Tuesday, February 4, 2014

Native Land

NATIVE LAND          B            
USA  (80 mi)  1942  d:  Leo Hurwitz and Paul Strand

Democracy!  Fought for and built into the steel girders of America...

This is a rare kind of film, deserving of being placed in a time capsule of American history, as there are nuggets of information from our past that we’re not going to find anywhere else, but films like this are rarely seen by many Americans at all, but it was released shortly after the attack on Pearl Harbor, so it does represent a call for all American citizens to unite behind inherited concepts of freedom and liberty.  The only place you’d see a film like this today might be when screened by your local union hall, as it shows in graphic detail just how unions were targeted in the late 30’s by big business with their members shot and killed all across the land for standing up for their rights.  While it does come across as an unashamedly leftist propaganda film, where the message is pounded into the head of the viewers without a trace of subtlety, it is nonetheless unique because there are so few American films like it.  Sam Fuller’s PARK ROW (1952) comes to mind, as both are rousing pieces of flag-waving Americana, and both love those majestic shots of the Statue of Liberty as a symbolic image of freedom, but this film takes a decidedly more leftist turn.  American still photographer Paul Strand was one of the modernist artists that helped establish photography as an art form in the 20th century, where his work covered six decades, examining the human condition in a modern urban context, collecting poignant evidence of poverty among urban cultures, while working as one of the cinematographers for the Dust Bowl documentary THE PLOW THAT BROKE THE PLAINS (1936).  Here he codirects, cowrites, and shoots another documentary in collaboration with Leo Hurwitz, who was blacklisted during the McCarthy period.  Made over a three year period, it is the most ambitious work from Strand’s Frontier Films Collective, and while Strand himself was never a communist, his film collective was blacklisted during the Hollywood Red Scare, branded as “subversive and un-American,” causing Strand to move to France in 1949 where he lived in quiet exile for the final 27 years of his life.  Hurwitz was also a driving force behind the Film and Photo League, which documented so much of the Depression-era struggle for a more just society, where some of the League’s footage is incorporated into the film.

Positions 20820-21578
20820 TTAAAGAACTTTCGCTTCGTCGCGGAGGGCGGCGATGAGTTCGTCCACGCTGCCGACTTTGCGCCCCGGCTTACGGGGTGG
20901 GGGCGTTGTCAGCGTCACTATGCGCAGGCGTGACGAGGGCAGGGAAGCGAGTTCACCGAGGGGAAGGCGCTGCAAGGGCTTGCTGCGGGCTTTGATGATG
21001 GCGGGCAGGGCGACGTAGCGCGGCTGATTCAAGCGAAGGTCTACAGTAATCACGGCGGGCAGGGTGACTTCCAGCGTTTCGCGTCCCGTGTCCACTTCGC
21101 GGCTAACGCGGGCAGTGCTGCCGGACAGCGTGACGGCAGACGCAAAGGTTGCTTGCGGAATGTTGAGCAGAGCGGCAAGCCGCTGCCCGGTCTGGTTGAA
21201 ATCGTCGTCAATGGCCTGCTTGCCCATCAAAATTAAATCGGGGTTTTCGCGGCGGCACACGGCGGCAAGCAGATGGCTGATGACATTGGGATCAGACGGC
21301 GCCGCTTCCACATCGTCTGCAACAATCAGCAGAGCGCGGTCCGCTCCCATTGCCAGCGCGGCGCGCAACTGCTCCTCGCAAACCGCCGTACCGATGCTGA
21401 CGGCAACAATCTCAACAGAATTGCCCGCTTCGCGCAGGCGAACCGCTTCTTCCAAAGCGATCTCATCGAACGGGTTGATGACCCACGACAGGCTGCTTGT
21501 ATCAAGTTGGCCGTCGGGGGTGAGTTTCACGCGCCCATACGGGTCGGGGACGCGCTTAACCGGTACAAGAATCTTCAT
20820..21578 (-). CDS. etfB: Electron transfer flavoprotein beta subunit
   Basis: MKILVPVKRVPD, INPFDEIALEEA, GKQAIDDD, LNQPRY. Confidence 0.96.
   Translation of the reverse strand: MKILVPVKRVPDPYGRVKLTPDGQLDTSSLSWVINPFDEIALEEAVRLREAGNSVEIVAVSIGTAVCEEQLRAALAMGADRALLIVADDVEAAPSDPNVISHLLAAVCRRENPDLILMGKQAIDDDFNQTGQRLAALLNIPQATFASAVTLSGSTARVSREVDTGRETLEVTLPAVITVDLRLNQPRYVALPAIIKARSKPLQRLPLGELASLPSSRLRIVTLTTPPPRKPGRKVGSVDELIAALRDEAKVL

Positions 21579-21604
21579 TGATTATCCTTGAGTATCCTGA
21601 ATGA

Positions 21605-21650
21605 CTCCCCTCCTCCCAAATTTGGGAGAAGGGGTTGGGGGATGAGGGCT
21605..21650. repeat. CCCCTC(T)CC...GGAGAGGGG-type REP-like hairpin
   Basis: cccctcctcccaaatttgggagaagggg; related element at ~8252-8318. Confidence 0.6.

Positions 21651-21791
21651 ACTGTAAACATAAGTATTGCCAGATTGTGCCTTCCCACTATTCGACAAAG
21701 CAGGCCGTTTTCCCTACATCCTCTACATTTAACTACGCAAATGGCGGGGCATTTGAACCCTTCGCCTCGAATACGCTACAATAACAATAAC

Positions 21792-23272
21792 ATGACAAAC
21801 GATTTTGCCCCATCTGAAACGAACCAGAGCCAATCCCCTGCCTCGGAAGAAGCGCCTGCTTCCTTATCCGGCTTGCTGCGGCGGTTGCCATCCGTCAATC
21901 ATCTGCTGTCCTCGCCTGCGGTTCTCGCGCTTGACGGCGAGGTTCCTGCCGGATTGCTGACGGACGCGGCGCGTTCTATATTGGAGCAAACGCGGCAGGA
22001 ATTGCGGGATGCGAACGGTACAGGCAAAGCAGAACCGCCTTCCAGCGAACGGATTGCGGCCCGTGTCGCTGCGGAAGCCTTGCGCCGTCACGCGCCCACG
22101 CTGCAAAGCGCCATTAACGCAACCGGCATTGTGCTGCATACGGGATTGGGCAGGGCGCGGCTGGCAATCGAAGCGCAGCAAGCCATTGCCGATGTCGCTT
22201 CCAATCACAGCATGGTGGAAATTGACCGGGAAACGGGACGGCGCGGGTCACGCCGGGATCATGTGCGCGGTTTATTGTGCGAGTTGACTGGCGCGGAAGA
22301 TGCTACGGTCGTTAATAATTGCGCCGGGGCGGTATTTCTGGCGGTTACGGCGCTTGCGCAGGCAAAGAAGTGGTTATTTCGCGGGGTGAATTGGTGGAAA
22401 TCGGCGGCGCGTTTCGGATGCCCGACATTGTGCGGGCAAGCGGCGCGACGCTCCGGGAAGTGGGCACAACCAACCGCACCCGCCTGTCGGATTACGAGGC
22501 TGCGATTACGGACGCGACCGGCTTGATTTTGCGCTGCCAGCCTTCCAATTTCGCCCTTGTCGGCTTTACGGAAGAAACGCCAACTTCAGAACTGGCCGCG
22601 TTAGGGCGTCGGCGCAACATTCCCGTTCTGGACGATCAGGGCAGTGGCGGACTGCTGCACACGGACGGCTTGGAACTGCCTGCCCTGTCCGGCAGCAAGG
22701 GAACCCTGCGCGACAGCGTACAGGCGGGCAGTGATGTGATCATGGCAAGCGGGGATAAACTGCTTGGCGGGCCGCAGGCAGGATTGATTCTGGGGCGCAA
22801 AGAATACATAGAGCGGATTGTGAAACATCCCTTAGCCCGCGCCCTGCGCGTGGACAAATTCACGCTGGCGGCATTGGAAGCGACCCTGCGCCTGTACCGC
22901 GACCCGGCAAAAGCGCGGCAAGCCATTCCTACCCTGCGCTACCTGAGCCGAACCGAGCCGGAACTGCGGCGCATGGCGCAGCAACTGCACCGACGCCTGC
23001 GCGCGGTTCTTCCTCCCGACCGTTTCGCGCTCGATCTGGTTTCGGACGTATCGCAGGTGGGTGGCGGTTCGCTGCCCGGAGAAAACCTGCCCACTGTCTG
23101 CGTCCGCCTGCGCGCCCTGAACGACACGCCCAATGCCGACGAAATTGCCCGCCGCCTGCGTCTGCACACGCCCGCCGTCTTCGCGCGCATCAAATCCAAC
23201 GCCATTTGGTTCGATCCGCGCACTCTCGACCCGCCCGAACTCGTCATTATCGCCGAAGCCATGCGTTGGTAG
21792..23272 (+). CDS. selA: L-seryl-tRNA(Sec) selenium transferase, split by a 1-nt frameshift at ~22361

What sets this film apart is the bold narrative reading by Paul Robeson, described by Time magazine in their 1942 Review of Native Land as perhaps “the finest spoken commentary ever recorded on celluloid.”  Invoking patriotism with historical ties to Jamestown, Plymouth Rock, the Declaration of Independence, the Bill of Rights, the Civil War, and the move to settle the Western frontier, the film originated in 1938, tentatively entitled Labor Spy, as it warns ordinary Americans not to take their freedom for granted, and while we fought against fascism in Europe, our own school history is often shamefully silent in pointing out the prevalence of fascism here at home in the heavy handed techniques used against labor organizations, where factories or large industries have consistently attempted to thwart union organizing or even union sympathizers through intimidation and force, which includes the use of the Klu Klux Klan in beatings, castration, and murder.  This film takes a look at some of the most extreme examples, pulled from the findings of the U.S. Senate’s La Follette Civil Liberties Committee between 1936 and 1940, which exposed the surveillance, physical intimidation, and other techniques used by large employers to prevent workers from organizing.  In large part dramatic reenactments, as newsreels from the era did not report these civil rights abuses to the public, we see a farmer beaten up and killed on his own land in Custer, Michigan for speaking out at a public meeting, or Arkansas sharecroppers fighting for a living wage, asking for a mere 10 cents an hour wage increase, having to meet clandestinely, but are tracked down and shot by local sheriff deputies, or a union representative is found murdered, tied in a gunnysack and left on the side of the railroad tracks.  One of the most notorious Klu Klux Klan incidents in Florida history occurred on a road north of Tampa, Florida in 1937, when labor organizer Joseph Shoemaker and his two companions, who almost defeated the Klan in the city elections, were flogged, castrated, and tarred and feathered, where all nine Klansmen indicted for murder were eventually released.